Abigail Byrnside, who supports teacher candidates at Illinois State University, is interested in teaching young adult science fiction in secondary ELA classrooms and designing research-oriented clinical field experiences for undergraduate teacher candidates. “This program has given me the space to ask real questions and pursue possibilities for addressing the topics that are important in our field,” Abigail reflects. “Even better, I get to do that in a community of innovative and talented teachers.”

Portrait of Abigail Cash

Abigail Cash


Abigail Cash, a high school teacher, is pursuing research interests in formative assessment. “I have been given such an incredible opportunity to learn from brilliant and unique practicing teachers,” Abigail writes about colleagues in this program, “that I don’t know I would have ever had if I had not been accepted into this program.”

Portrait of Rachel DeLeon

Rachel DeLeon


Rachel DeLeon, who teaches at Belvidere North High School, is pursuing questions about the role of authentic audiences for student engagement in the writing process. Rachel shares about her involvement in the program, “I love being in community with like-minded people. Having a space to go to every week to hear the good thoughts of colleagues keeps me inspired.”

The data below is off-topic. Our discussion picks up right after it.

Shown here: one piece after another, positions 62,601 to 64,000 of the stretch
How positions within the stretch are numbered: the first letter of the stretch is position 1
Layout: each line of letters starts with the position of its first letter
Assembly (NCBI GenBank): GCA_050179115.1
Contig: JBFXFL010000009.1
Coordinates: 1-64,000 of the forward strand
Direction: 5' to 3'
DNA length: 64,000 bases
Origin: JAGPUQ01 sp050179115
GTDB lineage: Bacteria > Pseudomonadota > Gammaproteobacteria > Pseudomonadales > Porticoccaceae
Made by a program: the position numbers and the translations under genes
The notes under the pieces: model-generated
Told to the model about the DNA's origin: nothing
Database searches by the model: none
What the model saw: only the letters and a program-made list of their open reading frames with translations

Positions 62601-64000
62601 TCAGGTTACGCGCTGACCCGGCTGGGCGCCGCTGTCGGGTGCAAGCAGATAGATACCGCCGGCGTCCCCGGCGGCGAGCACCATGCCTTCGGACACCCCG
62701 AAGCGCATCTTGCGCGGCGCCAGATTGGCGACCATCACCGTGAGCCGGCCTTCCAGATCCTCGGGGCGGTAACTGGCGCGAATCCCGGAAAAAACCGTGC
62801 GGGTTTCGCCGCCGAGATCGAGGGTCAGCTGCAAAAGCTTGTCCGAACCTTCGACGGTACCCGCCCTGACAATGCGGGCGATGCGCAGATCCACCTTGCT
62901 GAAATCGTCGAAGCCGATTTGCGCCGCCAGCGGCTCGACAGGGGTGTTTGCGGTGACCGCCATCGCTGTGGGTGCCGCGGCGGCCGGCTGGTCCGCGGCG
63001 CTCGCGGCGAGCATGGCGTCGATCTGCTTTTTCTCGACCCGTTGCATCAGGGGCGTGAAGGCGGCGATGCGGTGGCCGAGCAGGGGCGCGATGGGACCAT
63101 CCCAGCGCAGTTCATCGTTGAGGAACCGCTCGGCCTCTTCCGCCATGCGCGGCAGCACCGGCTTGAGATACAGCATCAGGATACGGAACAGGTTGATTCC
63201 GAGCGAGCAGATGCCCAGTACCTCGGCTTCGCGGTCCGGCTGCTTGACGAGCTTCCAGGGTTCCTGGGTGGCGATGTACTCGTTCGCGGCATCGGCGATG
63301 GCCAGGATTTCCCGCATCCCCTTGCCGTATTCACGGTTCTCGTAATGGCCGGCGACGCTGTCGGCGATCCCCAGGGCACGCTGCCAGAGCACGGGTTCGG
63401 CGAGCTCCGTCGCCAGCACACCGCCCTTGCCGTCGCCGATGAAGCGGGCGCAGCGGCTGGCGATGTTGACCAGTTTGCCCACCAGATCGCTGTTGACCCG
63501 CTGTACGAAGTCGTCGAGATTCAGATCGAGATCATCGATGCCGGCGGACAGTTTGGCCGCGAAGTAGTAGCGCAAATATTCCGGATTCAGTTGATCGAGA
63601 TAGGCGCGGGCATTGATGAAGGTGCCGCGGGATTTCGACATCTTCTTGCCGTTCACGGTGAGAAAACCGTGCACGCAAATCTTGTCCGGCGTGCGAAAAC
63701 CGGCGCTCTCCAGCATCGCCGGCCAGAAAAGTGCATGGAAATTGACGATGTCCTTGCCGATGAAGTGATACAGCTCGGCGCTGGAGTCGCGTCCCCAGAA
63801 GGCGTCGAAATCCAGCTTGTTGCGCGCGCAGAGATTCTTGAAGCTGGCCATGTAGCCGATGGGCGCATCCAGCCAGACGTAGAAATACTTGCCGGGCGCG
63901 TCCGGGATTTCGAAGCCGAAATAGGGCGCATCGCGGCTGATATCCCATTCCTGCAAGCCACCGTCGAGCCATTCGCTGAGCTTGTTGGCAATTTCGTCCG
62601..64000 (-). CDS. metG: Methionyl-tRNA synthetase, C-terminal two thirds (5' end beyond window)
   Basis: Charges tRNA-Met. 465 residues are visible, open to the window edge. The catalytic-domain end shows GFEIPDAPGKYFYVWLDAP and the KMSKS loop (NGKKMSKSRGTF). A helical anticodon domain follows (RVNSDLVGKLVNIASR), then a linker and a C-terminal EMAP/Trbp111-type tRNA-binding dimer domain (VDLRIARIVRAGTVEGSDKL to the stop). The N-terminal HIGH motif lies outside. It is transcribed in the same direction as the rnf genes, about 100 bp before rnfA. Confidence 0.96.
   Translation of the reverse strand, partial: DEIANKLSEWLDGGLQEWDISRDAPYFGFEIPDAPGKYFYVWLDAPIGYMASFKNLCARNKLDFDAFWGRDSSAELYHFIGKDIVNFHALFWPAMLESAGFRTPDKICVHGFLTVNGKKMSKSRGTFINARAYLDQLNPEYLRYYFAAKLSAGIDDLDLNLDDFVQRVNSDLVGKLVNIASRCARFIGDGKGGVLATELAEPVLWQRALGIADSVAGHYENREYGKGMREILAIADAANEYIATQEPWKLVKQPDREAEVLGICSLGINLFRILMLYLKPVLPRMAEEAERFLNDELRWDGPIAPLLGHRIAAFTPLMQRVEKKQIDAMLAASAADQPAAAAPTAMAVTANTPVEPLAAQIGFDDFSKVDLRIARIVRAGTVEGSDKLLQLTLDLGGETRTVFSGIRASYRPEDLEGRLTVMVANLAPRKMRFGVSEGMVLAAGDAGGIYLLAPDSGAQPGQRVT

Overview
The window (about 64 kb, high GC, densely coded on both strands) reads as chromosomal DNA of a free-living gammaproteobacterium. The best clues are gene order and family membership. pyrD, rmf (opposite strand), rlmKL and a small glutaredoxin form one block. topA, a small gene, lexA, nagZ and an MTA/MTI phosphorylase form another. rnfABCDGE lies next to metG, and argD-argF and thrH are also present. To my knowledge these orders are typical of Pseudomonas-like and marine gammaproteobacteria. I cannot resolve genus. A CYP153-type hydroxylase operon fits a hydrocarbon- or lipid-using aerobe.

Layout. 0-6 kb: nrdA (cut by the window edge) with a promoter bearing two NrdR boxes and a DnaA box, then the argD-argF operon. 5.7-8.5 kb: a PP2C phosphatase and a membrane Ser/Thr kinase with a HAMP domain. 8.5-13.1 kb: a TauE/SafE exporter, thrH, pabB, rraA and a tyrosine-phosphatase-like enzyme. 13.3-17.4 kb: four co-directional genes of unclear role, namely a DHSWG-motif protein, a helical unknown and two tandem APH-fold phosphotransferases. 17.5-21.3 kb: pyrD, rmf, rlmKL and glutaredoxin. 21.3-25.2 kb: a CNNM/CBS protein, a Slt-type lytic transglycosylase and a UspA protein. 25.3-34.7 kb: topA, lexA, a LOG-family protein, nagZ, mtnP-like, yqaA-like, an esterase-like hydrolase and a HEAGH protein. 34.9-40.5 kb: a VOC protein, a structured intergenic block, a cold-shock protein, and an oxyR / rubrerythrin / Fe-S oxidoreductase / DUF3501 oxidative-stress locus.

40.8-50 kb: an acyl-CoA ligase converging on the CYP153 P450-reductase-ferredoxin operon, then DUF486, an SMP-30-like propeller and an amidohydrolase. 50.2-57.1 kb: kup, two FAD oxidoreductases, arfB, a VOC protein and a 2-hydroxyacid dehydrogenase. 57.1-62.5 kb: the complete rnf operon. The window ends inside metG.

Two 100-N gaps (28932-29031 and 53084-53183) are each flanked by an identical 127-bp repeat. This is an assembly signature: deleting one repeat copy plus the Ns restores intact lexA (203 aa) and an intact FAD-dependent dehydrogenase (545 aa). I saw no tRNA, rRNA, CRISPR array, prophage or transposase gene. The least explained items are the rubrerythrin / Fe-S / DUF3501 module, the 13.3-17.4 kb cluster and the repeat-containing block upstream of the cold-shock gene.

Portrait of Presley Di Nardi

Presley Di Nardi


Presley Di Nardi teaches middle school. She is pursuing a research interest in assessment and standards-based grading as it shapes ELA teaching and learning through which Presley hopes to critically consider “the role writing assessment plays in student learning and the entries to good writing assessment within a standards-based framework.”

Portrait of Nicole Hackney

Nicole Hackney


Nicole Hackney, a teacher at Heyworth High School, is inquiring into the connections between neurodivergent learners and social emotional learning in the ELA classroom. As she reflects on her experiences in the program, Nicole offers, “I feel fortunate to be around teacher-researchers who are both in the same boat as me (full time teachers who continually strive to improve their teaching) and who also push me to be better and want more from our profession.”